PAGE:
Dominion has a lot of little problems, but its biggest is that it just doesn’t contain a memorable moment. Elaborate close calls and creative set pieces are mostly absent from this film, which feels wrong considering this is supposed to be the grand finale. Jurassic Park had the iconic T-Rex and jeep sequence and those Velociraptors in the kitchen. The cracking glass saga may have taken up over five minutes of runtime by the time the characters escaped the trailer in The Lost World, but it was certainly worth it! Jurassic Park III is surprisingly strong in this area. Say what you may about its lack of plot, and that cell phone gag may have been goofy, but at least it was memorable. The Spinosaurus and those pterosaurs featured in some of the strongest scenes in the franchise, and even the film’s smaller sequences hold nuggets of gold. For example, in Jurassic Park III there’s a moment during a Velociraptor chase sequence through an abandoned laboratory where the characters find themselves dangerously trapped behind a metal door. It’s those little bits of creative choreography that elevate a scene from being run-of-the-mill to intense… and fun.
Dominion just doesn’t go that extra mile. Every close call feels the same as the last. It tries hard but nothing feels unique or displays creative flair. There’s scene set on thin ice that immediately shows promise, but it’s over too quick and feels predictable. It’s obvious the film is trying to make the Malta chase sequence its iconic moment, yet the choreography does nothing to display the uniqueness of the situation. Running and jumping from rooftop to rooftop is fairly generic action, where the raptors might as well be yet another parkour-loving gunman in every modern spy movie ever. It just needed a few extra moments to explore what makes a dinosaur chase particularly special; a beat of creativity and suspense to allow audiences to appreciate the scene and have it stick in their minds.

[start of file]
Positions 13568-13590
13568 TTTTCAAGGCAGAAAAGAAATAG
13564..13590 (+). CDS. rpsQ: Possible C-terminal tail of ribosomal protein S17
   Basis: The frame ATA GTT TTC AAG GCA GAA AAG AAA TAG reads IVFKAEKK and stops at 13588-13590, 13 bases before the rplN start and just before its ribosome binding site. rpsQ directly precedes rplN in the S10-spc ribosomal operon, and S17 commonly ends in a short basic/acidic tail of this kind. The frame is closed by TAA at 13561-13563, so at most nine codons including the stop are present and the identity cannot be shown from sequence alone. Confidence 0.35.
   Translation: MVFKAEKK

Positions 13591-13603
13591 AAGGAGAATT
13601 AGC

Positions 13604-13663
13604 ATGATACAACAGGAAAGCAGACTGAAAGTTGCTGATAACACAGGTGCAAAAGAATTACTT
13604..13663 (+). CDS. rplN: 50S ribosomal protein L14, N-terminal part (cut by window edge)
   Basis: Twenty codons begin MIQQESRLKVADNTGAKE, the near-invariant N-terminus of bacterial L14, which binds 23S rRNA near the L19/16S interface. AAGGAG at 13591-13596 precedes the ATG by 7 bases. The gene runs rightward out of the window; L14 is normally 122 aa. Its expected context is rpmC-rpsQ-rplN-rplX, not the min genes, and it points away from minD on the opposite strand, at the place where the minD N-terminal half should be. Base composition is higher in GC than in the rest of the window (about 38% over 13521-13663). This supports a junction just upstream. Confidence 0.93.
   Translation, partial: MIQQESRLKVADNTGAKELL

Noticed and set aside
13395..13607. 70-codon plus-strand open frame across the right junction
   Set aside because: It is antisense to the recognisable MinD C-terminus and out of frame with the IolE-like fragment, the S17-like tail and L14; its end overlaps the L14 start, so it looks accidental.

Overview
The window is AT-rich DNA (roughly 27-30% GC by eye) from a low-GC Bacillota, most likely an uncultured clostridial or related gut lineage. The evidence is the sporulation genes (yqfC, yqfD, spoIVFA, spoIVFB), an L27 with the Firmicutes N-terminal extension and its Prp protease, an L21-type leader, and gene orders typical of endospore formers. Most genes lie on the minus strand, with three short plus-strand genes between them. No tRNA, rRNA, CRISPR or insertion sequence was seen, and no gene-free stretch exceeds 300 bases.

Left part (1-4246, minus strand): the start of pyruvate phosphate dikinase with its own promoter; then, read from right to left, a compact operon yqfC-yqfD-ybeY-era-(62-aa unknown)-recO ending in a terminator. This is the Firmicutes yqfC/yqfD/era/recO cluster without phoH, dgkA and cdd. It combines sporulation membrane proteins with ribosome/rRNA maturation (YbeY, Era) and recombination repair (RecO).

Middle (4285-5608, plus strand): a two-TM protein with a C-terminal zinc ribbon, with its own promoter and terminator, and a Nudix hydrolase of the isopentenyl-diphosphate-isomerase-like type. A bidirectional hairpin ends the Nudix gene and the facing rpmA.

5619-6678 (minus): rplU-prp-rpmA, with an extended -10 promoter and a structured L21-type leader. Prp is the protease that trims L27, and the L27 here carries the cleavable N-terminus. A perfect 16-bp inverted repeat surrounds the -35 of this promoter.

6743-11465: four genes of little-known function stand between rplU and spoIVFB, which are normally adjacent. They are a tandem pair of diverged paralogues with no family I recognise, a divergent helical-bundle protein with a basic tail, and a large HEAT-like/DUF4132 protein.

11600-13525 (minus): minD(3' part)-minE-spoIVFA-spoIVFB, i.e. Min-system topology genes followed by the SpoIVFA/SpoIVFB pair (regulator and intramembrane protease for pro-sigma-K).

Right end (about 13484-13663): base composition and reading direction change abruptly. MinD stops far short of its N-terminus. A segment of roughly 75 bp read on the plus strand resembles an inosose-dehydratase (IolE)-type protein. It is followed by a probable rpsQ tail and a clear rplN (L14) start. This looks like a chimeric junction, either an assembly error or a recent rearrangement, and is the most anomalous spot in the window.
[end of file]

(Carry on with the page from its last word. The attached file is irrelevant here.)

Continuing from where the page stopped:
I feel like I’ve ragged on this movie heavily, though personally I didn’t find Jurassic World Dominion to be a horrible film. It’s serviceable. It gets the job done. It’s decent but nowhere near amazing. As possibly the last film in the franchise, expectations start off high, but with every missed opportunity or substandard line of dialogue or idea, a touch of enjoyment is whittled away until the movie sinks into mediocrity. The things it does right is outweighed by the irritability of the little bits it does wrong, but at least it’s a film that’s consistent in its experience; it’s not one of those moves where it’s going great only to tank right at the end. Dominion delivers everything it set out to do on paper, and hopefully we can now leave this franchise in the past.
+ A return to purity
+ Good to see legacy characters
+ The giants of the dinosaur kingdom make an appearance
+ Some cathartic moments
+ Smooths over the issues left by Fallen Kingdom
- Too many plot armoured protagonists
- No inner conflict or real character development
- No standout scene
- Bland action and plot
- No suspense
- Back on an island
The Bottom Line
Jurassic World Dominion offers a tolerable conclusion to the franchise thus far, even though its flaws ultimately outweigh its more enjoyable moments.